You do not specify the type of proceeding you are contemplating, although I assume it would be a Chapter 7. A "large sum" would not be exempt and any amount above the exempt amount would go to your creditors, including your attorney and medical providers. For more information about settlements in the bankruptcy context, see my blog post: Inheritance and Bankruptcy
    https://www.mrdaymude.com/inheritance-and-bankr...

    I am licensed in California only and my answers on Avvo assume California law. Answers provided by me are for... more
  6. Brad Francis Weil

    Contributor Level 11

    8

    Lawyers agree

    Answered . If you can fully exempt the settlement money than you can keep the exempt settlement money. If your attorney does not have a lien he is an unsecured creditor just like all of your other unsecured creditors. Hire a bankruptcy attorney to do exemption planning before you file.

  7. Edgar Julio Gutierrez

    Contributor Level 7

    6

    Lawyers agree

    Answered . I doubt highly that your attorney does not have a "lien." If you signed a retainer agreement, the fee payment will be spelled out in the agreement. Even if he didnt, he would have a right to recover for the reasonable value of services so you will owe him/her whether you want to or not.

    Having said this, I think you are treading on dangerous water here and could actually lose your whole settlement. While I don't practice BK law, and certainly encourage you to consult a BK lawyer, my experience has been that if you file a Chapt. 7 (complete liquidation) when you have assets (the settlement) you can be assured that the attorney or someone else on his behalf will file a motion to try to convert a Chapt 7 to a 13 and force you to pay, even at a reduced rate.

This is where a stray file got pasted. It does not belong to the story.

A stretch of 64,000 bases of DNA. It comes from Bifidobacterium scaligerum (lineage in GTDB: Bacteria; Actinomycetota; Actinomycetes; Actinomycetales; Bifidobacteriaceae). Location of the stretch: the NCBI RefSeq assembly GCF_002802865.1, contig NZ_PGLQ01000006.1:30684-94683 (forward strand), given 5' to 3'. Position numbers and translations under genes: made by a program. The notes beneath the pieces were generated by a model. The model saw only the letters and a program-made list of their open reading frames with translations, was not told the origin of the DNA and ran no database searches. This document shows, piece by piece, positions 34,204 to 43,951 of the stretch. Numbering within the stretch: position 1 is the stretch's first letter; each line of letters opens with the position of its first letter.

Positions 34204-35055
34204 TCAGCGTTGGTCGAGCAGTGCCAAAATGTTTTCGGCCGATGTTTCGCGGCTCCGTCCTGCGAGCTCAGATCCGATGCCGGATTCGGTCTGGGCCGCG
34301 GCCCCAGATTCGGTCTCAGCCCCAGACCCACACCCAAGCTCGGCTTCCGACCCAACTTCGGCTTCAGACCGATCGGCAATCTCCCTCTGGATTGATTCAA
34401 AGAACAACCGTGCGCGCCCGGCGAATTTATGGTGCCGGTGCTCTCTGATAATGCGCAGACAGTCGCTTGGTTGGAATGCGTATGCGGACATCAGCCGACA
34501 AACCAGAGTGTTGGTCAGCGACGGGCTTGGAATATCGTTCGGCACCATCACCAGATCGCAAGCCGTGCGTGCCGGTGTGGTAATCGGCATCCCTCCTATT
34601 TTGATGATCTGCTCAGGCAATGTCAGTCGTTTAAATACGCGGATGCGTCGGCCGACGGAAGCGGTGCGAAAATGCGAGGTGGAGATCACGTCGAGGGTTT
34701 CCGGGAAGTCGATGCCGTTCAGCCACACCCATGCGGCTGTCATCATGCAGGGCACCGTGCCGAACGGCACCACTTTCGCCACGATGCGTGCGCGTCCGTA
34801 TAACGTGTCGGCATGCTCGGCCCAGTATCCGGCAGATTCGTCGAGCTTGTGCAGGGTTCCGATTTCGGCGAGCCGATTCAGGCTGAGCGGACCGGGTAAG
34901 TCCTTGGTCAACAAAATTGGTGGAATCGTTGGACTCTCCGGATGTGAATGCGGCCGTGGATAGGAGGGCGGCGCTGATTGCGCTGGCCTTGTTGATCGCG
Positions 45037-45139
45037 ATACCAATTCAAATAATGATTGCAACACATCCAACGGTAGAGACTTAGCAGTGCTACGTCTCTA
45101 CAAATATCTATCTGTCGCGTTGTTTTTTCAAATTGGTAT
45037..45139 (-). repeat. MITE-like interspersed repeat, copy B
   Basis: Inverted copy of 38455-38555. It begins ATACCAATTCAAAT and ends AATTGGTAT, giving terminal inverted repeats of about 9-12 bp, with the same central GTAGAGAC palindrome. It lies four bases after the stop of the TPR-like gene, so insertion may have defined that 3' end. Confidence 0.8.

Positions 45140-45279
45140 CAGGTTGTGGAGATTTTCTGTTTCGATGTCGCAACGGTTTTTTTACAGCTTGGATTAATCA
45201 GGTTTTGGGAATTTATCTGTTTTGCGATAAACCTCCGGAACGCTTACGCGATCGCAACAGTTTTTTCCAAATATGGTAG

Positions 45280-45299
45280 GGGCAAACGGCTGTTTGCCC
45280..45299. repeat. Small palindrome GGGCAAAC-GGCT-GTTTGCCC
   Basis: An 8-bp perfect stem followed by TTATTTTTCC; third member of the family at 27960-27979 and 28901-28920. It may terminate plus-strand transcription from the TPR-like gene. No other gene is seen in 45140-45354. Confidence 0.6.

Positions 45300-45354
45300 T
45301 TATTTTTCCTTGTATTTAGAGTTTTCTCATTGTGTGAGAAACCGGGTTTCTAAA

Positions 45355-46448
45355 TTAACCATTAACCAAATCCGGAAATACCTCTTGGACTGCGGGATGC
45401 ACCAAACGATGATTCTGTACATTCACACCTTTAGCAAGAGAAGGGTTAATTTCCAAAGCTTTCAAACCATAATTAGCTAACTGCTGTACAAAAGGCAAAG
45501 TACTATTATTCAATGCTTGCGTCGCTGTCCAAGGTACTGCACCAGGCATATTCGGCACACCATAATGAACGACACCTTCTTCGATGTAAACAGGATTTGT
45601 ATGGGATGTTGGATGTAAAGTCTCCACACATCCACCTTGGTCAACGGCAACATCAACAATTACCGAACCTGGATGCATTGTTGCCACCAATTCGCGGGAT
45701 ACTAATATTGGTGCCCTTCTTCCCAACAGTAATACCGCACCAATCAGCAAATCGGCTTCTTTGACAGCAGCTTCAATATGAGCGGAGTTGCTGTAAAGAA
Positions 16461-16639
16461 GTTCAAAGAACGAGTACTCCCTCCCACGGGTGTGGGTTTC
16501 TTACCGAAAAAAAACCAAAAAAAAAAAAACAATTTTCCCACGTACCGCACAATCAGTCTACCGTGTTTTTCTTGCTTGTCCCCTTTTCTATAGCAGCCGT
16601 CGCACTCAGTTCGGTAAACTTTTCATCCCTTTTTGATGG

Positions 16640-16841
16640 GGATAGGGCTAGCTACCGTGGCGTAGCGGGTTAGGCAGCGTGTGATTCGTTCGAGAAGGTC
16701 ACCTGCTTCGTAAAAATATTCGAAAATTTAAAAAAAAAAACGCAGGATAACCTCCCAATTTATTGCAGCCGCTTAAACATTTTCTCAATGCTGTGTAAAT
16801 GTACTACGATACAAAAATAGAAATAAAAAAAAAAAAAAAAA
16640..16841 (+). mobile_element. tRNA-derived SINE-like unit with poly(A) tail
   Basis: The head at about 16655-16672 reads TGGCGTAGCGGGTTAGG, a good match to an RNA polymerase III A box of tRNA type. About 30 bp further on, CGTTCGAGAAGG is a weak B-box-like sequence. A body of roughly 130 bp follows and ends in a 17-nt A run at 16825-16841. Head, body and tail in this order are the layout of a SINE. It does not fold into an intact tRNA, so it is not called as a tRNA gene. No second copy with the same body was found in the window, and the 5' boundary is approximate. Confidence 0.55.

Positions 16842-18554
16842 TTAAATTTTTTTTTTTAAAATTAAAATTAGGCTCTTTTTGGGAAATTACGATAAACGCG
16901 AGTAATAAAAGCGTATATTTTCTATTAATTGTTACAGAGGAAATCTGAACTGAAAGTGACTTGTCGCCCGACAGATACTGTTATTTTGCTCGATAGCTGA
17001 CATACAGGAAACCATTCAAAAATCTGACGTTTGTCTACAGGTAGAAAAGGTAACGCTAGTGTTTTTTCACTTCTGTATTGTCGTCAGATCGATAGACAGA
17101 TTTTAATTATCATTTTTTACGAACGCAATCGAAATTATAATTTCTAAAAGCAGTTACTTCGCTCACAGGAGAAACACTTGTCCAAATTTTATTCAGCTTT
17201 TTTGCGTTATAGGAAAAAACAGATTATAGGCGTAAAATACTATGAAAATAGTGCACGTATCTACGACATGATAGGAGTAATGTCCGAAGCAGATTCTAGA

Bottom line is if the attorney helped you get that settlement, he/she is entitled to be paid for their efforts. It is not fair that you would even consider stiffing the attorney because you want to keep all of the money. If the amount is not that much, you can try to work it out with him/her or, go to fee arbitration which is usually required before you pursue formal action. Stiffing the lawyer is not the way to go and I can assure you that your money will sit in his trust account longer than you can imagine if you take the approach you are contemplating.

    The responses provided at this site are not and are not intended to be, legal advice or a guarantee of the outcome... more
  8. Tatiana Kadetskaya

    Contributor Level 19

    5

    Lawyers agree

    Answered . Call a bankruptcy attorney to discuss this in detail

  9. Albert Lee Crosner

    Contributor Level 18

    3

    Lawyers agree

    Answered . Talk to a bankruptcy attorney.

    Mr. Crosner is licensed to practice law in California and has been practicing law in California since 1978. The... more
  10. Stephen Peter Anderson

    Pro

    Contributor Level 8

    3

    Lawyers agree

    Answered . Most personal injury retainers include language that they have a lien for fees against any recovery. In addition, your settlement check will contain your signature AND the attorney's, so that you sign first, the attorney signs second and puts the funds in his/her trust account. When cleared by the bank, the attorney will simply distribute the funds per the agreement, paying all statutory liens and costs and the agreed upon attorneys fees. You will get what's left. There is a fee arbitration procedure in the county level that will allow you to challenge the fees, but don';t expect to win simply by saying you want to keep more money. Finally, a bankruptcy can be filed, but your recovery simply then becomes an asset (less allowable exemption) of the bankruptcy for a trustee to distribute. It is doubtful that a trustee would ignore the attorneys right to the agreed upon fee, when the funds obtained were for your benefit, as well as the medical and insurance carrier benefit. Consult a bankruptcy attorney.

    The comments made here are meant to direct you to receive local consultation from an attorney in your area and ask... more